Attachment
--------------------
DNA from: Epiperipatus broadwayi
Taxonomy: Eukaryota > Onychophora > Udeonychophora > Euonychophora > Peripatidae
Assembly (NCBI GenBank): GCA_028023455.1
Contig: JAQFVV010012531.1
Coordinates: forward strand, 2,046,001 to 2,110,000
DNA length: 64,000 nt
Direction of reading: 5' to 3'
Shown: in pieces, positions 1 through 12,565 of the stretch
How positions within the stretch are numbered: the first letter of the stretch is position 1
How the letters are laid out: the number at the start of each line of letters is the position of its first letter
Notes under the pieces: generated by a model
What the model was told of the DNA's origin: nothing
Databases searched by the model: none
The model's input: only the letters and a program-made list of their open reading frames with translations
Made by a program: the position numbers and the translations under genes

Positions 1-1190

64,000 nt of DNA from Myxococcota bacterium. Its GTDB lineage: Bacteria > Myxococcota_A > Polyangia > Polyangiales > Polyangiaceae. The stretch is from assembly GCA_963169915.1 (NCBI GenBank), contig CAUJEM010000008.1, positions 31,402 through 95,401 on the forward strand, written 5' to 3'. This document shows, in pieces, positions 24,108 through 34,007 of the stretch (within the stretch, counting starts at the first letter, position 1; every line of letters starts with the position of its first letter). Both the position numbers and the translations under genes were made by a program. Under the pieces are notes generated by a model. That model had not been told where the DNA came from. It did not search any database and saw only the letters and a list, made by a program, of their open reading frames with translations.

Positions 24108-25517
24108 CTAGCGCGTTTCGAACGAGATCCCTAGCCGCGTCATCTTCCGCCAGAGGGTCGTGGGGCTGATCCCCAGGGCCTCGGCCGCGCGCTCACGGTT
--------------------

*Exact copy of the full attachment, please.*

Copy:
DNA from: Epiperipatus broadwayi
Taxonomy: Eukaryota > Onychophora > Udeonychophora > Euonychophora > Peripatidae
Assembly (NCBI GenBank): GCA_028023455.1
Contig: JAQFVV010012531.1
Coordinates: forward strand, 2,046,001 to 2,110,000
DNA length: 64,000 nt
Direction of reading: 5' to 3'
Shown: in pieces, positions 1 through 12,565 of the stretch
How positions within the stretch are numbered: the first letter of the stretch is position 1
How the letters are laid out: the number at the start of each line of letters is the position of its first letter
Notes under the pieces: generated by a model
What the model was told of the DNA's origin: nothing
Databases searched by the model: none
The model's input: only the letters and a program-made list of their open reading frames with translations
Made by a program: the position numbers and the translations under genes

Positions 1-1190

64,000 nt of DNA from Myxococcota bacterium. Its GTDB lineage: Bacteria > Myxococcota_A > Polyangia > Polyangiales > Polyangiaceae. The stretch is from assembly GCA_963169915.1 (NCBI GenBank), contig CAUJEM010000008.1, positions 31,402 through 95,401 on the forward strand, written 5' to 3'. This document shows, in pieces, positions 24,108 through 34,007 of the stretch (within the stretch, counting starts at the first letter, position 1; every line of letters starts with the position of its first letter). Both the position numbers and the translations under genes were made by a program. Under the pieces are notes generated by a model. That model had not been told where the DNA came from. It did not search any database and saw only the letters and a list, made by a program, of their open reading frames with translations.

Positions 24108-25517
24108 CTAGCGCGTTTCGAACGAGATCCCTAGCCGCGTCATCTTCCGCCAGAGGGTCGTGGGGCTGATCCCCAGGGCCTCGGCCGCGCGCTCACGGTT